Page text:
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Portrait of a Scholar
Portrait of a Scholar, 18th century
Korean
Ink and color on silk.
11 1/4 x 9 inches (28.6 x 22.9cm)
The Samuel S. White 3rd and Vera White Collection, 1967
1967-30-284
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The Life of Literati in Korea

Portrait of a Scholar shows a male figure dressed in a wrap coat with a thick collar band and a matching hat. The man portrayed here was most likely a member of the literati, a highly educated group within the Korean upper classes.

This type of portrait was usually commissioned by the descendants of wealthy scholars and officials for use in Confucian ancestor ceremonies. Confucianism, a system of ethical rules designed to inspire and preserve the good management of family and society, is based on the teachings of Confucius (551–479 BCE), a Chinese philosopher of the sixth century BCE.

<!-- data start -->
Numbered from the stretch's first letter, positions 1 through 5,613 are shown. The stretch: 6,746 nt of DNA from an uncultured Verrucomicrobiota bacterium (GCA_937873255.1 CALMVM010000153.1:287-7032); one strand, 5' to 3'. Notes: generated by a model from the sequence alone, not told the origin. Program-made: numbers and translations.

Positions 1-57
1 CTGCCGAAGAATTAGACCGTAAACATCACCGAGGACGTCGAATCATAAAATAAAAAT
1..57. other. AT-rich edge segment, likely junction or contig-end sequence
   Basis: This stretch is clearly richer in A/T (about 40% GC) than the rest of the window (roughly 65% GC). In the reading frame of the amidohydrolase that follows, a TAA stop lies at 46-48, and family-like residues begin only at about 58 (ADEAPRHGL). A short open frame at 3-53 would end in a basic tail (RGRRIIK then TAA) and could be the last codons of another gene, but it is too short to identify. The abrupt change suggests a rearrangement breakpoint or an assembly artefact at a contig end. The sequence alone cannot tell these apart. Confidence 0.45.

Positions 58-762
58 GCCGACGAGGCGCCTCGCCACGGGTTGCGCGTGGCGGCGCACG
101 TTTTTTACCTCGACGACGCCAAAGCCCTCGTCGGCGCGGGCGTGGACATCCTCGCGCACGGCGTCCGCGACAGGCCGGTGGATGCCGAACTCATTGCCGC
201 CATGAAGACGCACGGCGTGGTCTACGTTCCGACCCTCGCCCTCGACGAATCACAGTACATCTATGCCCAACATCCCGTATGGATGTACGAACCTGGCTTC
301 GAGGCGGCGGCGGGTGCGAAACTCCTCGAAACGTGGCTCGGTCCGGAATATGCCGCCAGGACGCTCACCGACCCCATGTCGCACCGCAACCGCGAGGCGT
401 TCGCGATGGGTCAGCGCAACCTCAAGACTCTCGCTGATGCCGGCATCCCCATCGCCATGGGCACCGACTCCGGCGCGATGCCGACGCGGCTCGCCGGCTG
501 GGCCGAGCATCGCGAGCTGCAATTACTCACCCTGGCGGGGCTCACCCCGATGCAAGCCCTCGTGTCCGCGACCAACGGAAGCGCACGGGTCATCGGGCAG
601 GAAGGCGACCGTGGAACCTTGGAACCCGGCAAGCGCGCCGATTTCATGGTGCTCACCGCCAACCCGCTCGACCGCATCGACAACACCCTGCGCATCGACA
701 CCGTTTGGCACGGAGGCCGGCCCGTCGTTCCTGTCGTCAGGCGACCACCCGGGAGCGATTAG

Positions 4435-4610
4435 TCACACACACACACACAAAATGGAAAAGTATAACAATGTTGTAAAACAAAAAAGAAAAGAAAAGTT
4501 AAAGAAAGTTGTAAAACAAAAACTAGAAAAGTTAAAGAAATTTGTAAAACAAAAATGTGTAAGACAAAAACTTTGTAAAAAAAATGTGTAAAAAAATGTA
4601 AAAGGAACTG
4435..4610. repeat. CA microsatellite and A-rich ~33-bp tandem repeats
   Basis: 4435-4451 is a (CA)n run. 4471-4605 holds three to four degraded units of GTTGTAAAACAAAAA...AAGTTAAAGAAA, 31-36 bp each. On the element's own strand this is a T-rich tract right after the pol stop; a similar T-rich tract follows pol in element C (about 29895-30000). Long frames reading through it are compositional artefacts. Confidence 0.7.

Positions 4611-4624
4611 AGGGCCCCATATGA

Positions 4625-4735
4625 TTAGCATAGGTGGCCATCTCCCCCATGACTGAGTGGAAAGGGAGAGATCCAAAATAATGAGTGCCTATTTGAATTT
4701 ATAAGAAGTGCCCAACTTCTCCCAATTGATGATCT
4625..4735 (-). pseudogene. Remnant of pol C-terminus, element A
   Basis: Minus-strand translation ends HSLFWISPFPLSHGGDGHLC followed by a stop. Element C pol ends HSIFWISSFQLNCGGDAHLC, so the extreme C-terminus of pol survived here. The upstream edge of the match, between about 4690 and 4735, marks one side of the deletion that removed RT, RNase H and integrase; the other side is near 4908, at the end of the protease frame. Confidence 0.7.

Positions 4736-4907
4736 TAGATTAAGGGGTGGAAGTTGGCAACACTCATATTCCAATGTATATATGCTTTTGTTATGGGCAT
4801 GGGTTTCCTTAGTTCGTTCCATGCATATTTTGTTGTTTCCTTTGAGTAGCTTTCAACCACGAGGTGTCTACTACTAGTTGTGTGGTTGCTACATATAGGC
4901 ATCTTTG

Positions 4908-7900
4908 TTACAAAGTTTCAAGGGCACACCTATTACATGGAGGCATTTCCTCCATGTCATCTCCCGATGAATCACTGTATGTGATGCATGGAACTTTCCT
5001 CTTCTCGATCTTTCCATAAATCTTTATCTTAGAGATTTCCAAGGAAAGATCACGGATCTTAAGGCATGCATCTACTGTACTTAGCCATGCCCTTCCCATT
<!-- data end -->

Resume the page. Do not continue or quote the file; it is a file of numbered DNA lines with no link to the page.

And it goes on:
Confucianism was the official ideology of the Joseon dynasty of Korea. Rulers of this period developed a system of education, ceremony, and civil administration based on its principles. Society was divided into three distinct status groups: the yangban or upper class to which the literati belonged, the middle class, and the lower class. Yangban held the highest government positions, and were the most learned members of society. The influence of Confucianism in the development of Korean art is apparent in the production of ritual objects like this portrait, (a focal point during ceremonies to honor ancestors) and in the treatment of artistic subjects (like the scholars’ utensils in the ch’aekkori screen, which announce the importance of the literati lifestyle).

This object is included in Learning from Asian Art: Korea, a teaching kit developed by the Division of Education and made possible by a grant from the Freeman Foundation of New York and Stowe, Vermont.
 

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